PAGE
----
17. [17]
    Gabriel, S.A., Vilalai, S., Peot, C., and Ramirez, M. (2005). “Statistical modeling to forecast odor levels of biosolids applied to reuse sites.” Journal of Environmental Engineering, 132 (5), 479–488.Google Scholar
  18. [18]
    Horn, R.A., and Johnson, C.R. (1985). Matrix Analysis, Cambridge University Press: Cambridge.Google Scholar
  19. [19]
    Kim, H., Murthy, S. N., McConnell, L., Peot, C., Ramirez, M., and Strawn, M. (2001). “Examination of mechanisms for odor compound generation during lime stabilization.” Proc., WEFTEC 200, Atlanta, GA.Google Scholar
  20. [20]
    Kim, H., Murthy, S., McConnell, L., Peot, C., Ramirez, M., and Strawn, M. (2002). “Characterization of wastewater and solids odors using solid phase microextraction at a large wastewater treatment plant.” Water Sci and Tech, 46(10), 9–16.Google Scholar
  21. [21]
    Kutner, MH., Nachtsheim, C., Neter, J., and Li, W. (2005). Applied Linear Statistical Models, McGraw-Hill/Irwin 5th edition.Google Scholar
  22. [22]
    McGinley, C. M., and McGinley, M. A. (2002). “Odor Testing Biosolids for Decision Making”, Proc., WEF Specialty Conference,Austin, TX,Google Scholar
  23. [23]
    McGinley, M. A., McGinley, C. M., Mann J., (2000). “Olfactomatics: Applied Mathematics For Odor Testing”, WEF Odor / VOC 2000 Specialty Conference, Cincinnati, OH, 16–19 April 2000.Google Scholar
  24. [24]
    Mosier, A. R., Morrison, S. M., and Elmond G. K. (1977). “Odors and emissions from organic wastes.” Soil for Management of Organic Waste and Waste Waters, Soil Science Society of America, Madison, WI, 532–569.Google Scholar
  25. [25]
    Murthy, S. N., Sadick, T., Baily, W., Peot, C., Tolbert, D., and Strawn, M. (2001). “Mitigation of Odors from Lime Stabilized Biosolids.” Proc., WEF Residuals and Biosolids Management Conference, San Diego, CA.Google Scholar
  26. [26]
    Murthy, S., Kim, H., McConnell, L., Peot, C., Bailey, W., Novak, J., and Glindemann, D. (2002). “Mechanisms for odour generation during lime stabilization.” Proc., IWA Biennial Conference, Melbourne, Australia.Google Scholar
  27. [27]
    Novak, J., Glindemann, D., Murthy, S. N., Gerwin, S. C., and Peot, C. (2002). “Mechanisms for generation and control of trimethyl amine and dimethyl disulfide from lime stabilized biosolids.” Proc., WEF Odor Conference, Albuquerque, NM.Google Scholar
  28. [28]
    Oleszkiewicz, J. A., and Mavinic, D. S. (2002). “Wastewater biosolids: an overview of processing, treatment, and management.” J of Envir Engrg Sci, 1, 75–88.CrossRefGoogle Scholar
  29. [29]
    Palisade Corporation, (2001). Guide to Using @Risk: Risk Analysis and Simulation Add-In for Microsoft Excel, Palisade Corporation, NY.Google Scholar
  30. [30]
    Puterman, M.L. (1994). Markov Decision Processes Discrete Stochastic Dynamic Programming, John Wiley & Sons, Inc., NY.Google Scholar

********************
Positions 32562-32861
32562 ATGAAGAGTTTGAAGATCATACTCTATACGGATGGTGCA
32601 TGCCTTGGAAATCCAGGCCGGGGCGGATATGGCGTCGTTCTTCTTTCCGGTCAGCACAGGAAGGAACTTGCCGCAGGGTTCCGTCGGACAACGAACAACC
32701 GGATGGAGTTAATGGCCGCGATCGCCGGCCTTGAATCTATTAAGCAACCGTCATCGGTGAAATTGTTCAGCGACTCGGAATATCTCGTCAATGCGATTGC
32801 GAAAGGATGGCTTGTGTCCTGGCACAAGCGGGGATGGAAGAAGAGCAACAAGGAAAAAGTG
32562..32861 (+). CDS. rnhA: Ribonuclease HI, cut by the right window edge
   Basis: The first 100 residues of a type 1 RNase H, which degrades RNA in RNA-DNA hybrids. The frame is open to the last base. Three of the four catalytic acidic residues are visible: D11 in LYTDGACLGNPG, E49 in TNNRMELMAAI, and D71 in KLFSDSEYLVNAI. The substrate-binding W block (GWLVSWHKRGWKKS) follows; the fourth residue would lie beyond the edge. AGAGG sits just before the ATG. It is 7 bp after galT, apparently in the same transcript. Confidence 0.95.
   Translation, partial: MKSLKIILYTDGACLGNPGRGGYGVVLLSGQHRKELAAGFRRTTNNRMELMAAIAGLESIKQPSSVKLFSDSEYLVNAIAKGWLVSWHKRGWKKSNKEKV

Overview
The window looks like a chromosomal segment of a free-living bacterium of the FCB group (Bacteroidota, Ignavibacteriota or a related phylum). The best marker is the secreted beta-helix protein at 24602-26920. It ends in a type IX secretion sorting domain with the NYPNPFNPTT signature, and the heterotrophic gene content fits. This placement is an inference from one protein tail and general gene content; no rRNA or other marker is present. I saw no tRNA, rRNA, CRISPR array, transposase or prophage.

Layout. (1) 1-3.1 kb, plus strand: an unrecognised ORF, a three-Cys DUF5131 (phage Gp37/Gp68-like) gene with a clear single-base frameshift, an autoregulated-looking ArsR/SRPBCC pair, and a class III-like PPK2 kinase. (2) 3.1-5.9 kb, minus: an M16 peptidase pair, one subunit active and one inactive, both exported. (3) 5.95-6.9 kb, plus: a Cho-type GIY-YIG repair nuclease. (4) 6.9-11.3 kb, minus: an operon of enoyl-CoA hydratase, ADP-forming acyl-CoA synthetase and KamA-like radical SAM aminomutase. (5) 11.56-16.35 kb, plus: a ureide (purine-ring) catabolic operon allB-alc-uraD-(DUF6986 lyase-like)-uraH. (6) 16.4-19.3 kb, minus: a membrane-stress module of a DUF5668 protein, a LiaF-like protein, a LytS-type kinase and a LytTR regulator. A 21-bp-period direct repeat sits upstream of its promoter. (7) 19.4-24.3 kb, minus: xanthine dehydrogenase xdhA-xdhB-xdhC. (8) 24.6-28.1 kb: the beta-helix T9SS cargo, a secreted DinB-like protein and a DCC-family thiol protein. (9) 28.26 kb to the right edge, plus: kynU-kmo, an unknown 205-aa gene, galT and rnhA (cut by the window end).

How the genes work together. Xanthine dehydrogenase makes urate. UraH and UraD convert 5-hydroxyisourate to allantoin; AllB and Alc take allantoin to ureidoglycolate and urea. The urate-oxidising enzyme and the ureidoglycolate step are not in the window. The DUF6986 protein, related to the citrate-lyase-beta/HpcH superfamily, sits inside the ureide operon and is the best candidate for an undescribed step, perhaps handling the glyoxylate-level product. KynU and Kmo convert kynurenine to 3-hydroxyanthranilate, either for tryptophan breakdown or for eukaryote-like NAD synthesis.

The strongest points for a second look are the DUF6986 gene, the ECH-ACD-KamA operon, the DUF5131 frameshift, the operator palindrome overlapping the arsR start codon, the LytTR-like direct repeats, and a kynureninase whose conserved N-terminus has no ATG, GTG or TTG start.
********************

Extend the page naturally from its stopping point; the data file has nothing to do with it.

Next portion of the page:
31. [31]
    ReVelle, C., and McGarity, A. E. (eds) (1997). Design and Operation of Civil and Environmental Engineering Systems, John Wiley & Sons, NY.Google Scholar
  32. [32]
    Rosenfeld, P. E. (1999). “Characterization, quantification, and control of odor emissions from biosolids applications to forest soil.” PhD thesis, University of Washington, WA.Google Scholar
  33. [33]
    Sahakij, P. (2008). “Multiobjective optimization models for distributing biosolids to reuse fields.” Ph.D. Thesis, University of Maryland, College Park, MD.Google Scholar
  34. [34]
    Sahakij P., Gabriel, S.A., Ramirez, M., and Peot C. (2007). “A multi-objective optimisation model for processing and distributing biosolids to reuse fields.” Proc., 12 th European biosolids and organic resources conference, Aqua Enviro, Wakefield, UK.Google Scholar
  35. [35]
    Sahakij, P., Gabriel, S.A., Ramirez, M., and Peot, C. (2008). “Multi-objective Optimization Models for Distributing Biosolids to Reuse Fields: A Case Study for the Blue Plains Wastewater Treatment Plant” December 2007, Networks and Spatial Economics, published online.Google Scholar
  36. [36]
    Sostrand, P., Tvedt, B., Eduard, W., Bye, E. and Heldal, K. (2000). “Hazardous peak concentrations of hydrogen sulfide gas related to the sewage purification process.” Amer Ind Hyg Assoc J, 61(1), 107–110.Google Scholar
  37. [37]
    Vilalai, S., (2003). “Forecasting odor levels for biosolids product based on ambient conditions” MS thesis, University of Maryland, College Park, MD.Google Scholar
  38. [38]
    Vilalai, S., Gabriel, S.A., Peot, C., and Ramirez, M. (2007). “Biosolids odor prediction models: sensory and analytical measurement approaches” Proc., 12 th European biosolids and organic resources conference, Aqua Enviro, Wakefield, UK.Google Scholar

Copyright information

© Springer Science+Business Media, LLC 2009

Authors and Affiliations

  • Steven A. Gabriel
    • 1
  • Sirapong Vilalai
    • 1
  • Prawat Sahakij
    • 1
  • Mark Ramirez
    • 2
  • Chris Peot
    • 2
  1. 1.University of MarylandCollege ParkUSA
  2. 2.District of Columbia Water and Sewer AuthorityWashingtonUSA

Personalised recommendations